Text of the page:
1. CNTRL+Z (command+z) to undo a mistake that I might have done while typing fast on a textarea (it happens all the time when I am typing a post on OSNews or on Hotmail) and poof, all my text is gone inside that textarea, possibly by a shortcut I typed without me wanting to do so. I lose my whole text and there is no way to get it back, so an Undo or CNTRL+Z inside the textarea is most wanted.
2. I need a Windows Media Player plugin. Apple is touting Windows interoperability, but this is a sore spot right there. I usually need to view WMV video and movie trailers that happen to not be available as QuickTime or Real, but most of the time I wanna watch music video clips at launch.yahoo.com. I mean, I’ve got the Internet bandwidth, why not be able to enjoy Red Hot Chilli Peppers or Linkin Park videos as the average Windows user can at 300 kbps? 😛
One of the biggest differences between Windows and Mac OS X, in my opinion, is that Microsoft always tries to retain as much compatibility with previous versions as possible while Apple doesn’t. I noticed that with Jaguar and I noticed the same with Panther: about 10-20% of the third party applications just won’t load anymore, or they will crash on load. I understand that this policy has dsitinct advantages, but that’s a lot of incompatable apps (out of 7,000 available for OSX) and while most of these will be recompiled in the next few months by their authors, the inconvienience caused is already there.
Oh, and boo-hoo, my favorite background image on Jaguar (a blue-ish image with little fading rectangles) is apparently not included in 10.3.
I had no problems with stability (except a ‘Grab.app’ crash while taking these screenshots), but OSNews Publisher David Adams has had a hard crash about every three days while using Panther (7B85), caused by interactions with various applications.
To put a long story short, I love Panther. It has a few problems as I outlined above, but overall, this is a great update. It is a worthy operating system, easy to use, easy to set up, easy to get pleased by it. It just works. In my opinion, the only true desktop alternative to Windows is Mac OS X today, not Linux (not yet at least).
I highly recommend every Mac user to upgrade to Panther and I also recommend PC OSNews power users with some extra cash to spare consider buying either the juicy new 12″ 1 GHz Powerbook (from $1599) or the older G4 1.25 GHz PowerMac (from $1299) which do come in very favorable prices (for Apple machines) for the amount of features they carry (in comparison to other Apple machines).
I wouldn’t mind seeing an upgrade plan though. Users who have purchased Jaguar just last year, they should not be forced to pay the whole retail amount of $129 but an upgrade plan of about $50-60 bucks should be offered to them.
Hardware Support: 8.5/10
Ease of use: 9/10
Credibility: 9/10 (stability, bugs, security)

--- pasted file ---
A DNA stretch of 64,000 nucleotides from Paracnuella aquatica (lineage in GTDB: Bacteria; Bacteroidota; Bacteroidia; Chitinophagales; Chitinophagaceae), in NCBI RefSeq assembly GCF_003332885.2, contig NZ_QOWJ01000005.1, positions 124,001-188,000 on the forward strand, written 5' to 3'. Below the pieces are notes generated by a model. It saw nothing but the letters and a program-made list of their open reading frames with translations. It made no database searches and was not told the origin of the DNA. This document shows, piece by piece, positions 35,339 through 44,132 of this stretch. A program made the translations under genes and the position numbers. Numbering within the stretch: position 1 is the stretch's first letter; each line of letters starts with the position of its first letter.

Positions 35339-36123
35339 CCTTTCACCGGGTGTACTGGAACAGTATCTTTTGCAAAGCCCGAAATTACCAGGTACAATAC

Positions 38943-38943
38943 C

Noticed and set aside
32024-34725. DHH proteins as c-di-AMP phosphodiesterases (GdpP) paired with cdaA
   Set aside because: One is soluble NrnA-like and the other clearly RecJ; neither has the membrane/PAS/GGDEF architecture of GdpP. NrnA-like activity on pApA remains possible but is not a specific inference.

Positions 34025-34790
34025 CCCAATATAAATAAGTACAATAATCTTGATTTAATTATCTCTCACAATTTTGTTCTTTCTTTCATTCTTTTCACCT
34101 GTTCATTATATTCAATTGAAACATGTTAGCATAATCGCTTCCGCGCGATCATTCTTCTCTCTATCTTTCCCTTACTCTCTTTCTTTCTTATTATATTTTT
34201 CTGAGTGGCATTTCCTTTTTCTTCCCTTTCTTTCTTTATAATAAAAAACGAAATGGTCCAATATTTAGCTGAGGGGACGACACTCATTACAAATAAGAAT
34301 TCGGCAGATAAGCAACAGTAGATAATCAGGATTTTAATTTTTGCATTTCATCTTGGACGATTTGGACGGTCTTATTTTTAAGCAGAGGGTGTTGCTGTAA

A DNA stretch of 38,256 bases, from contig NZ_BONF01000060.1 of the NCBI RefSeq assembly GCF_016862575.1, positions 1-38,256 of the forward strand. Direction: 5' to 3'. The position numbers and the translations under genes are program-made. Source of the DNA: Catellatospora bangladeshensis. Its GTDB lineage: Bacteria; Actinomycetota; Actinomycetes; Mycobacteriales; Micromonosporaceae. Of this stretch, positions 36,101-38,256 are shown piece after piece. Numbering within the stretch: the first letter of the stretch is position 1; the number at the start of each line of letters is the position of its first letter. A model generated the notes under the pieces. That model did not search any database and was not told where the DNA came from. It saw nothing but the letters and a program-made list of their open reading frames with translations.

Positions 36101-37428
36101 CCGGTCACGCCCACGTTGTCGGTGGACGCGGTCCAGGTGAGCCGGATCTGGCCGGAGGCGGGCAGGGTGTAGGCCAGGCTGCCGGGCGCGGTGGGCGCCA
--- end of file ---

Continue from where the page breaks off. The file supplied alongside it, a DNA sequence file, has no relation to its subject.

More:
Speed: 7.5/10 (throughput, UI responsiveness, latency)
Related reading: Mac OS X Jaguar 10.2 review last year.
Eugenia … is X11 now included in the default install. Also, what do you call it when you launched the Gnome Desktop, is this equilavent to ‘vmware’ or is it actually a true gnome desktop running on top of Aqua.
They do have ‘somewhat’ and upgrade path. I qualified for the up-to-date program, since I got a PowerBook 15″ 1.25. I bought it before their Oct. 8th cut off, but apparently they have updated there update to include all new PowerBooks and G5s. Also any system purchased after Oct 8th now qualify as well. Good for new system owners but I do have to agree for existing users somehow getting some sort of discount would be good.
>is X11 now included in the default install.
It is included in the third CD, but it is not installed by default. During installation you have to tick its checkbox that you want it installed.
> when you launched the Gnome Desktop, is this equilavent to ‘vmware’ or is it actually a true gnome desktop running on top of Aqua.
Haha, none of the two.
It is running on my Slackware machine and then I redirect its display over the network, so instead of loads Gnome on the Slackware X server, it loads it on OSX’s. And as you can see, I use “Xnest”, which is a progam that will allow you to have Gnome/KDE/etc running on a window instead of taking over MacOSX’s rootless X11 desktop. I can understand your confusion though, it is pretty confusing for most.
>They do have ‘somewhat’ and upgrade path.
That’s not a real upgrade policy. It is a “favor” for those who purchased the machine on the month that the new OS came out.
I am going to buy a 15″ powerbook…yes I am (don’t tell my wife )
My question: I do not want to dual boot, as I see no need for it anymore. However, what do you think is the prefered setup for running both OSX and Linux
a. Yellowdog with Mac-on-Linux
b. OSX running Yellowdog via Xnest or someother method.
As I see it, b will give me more hardware compatability, but A is the far geekier solution….
Any input would be much appreciated.
>OSX running Yellowdog via Xnest or someother method.
This can not be done on the same machine. It requires the Xnest to run on a different machine. YellowDog needs to be running, not to just be mounted.
>Yellowdog with Mac-on-Linux
Slower than the real experience. It is handy if you need to be under Linux to do some work, but if you don’t need to use Linux, better run OSX natively.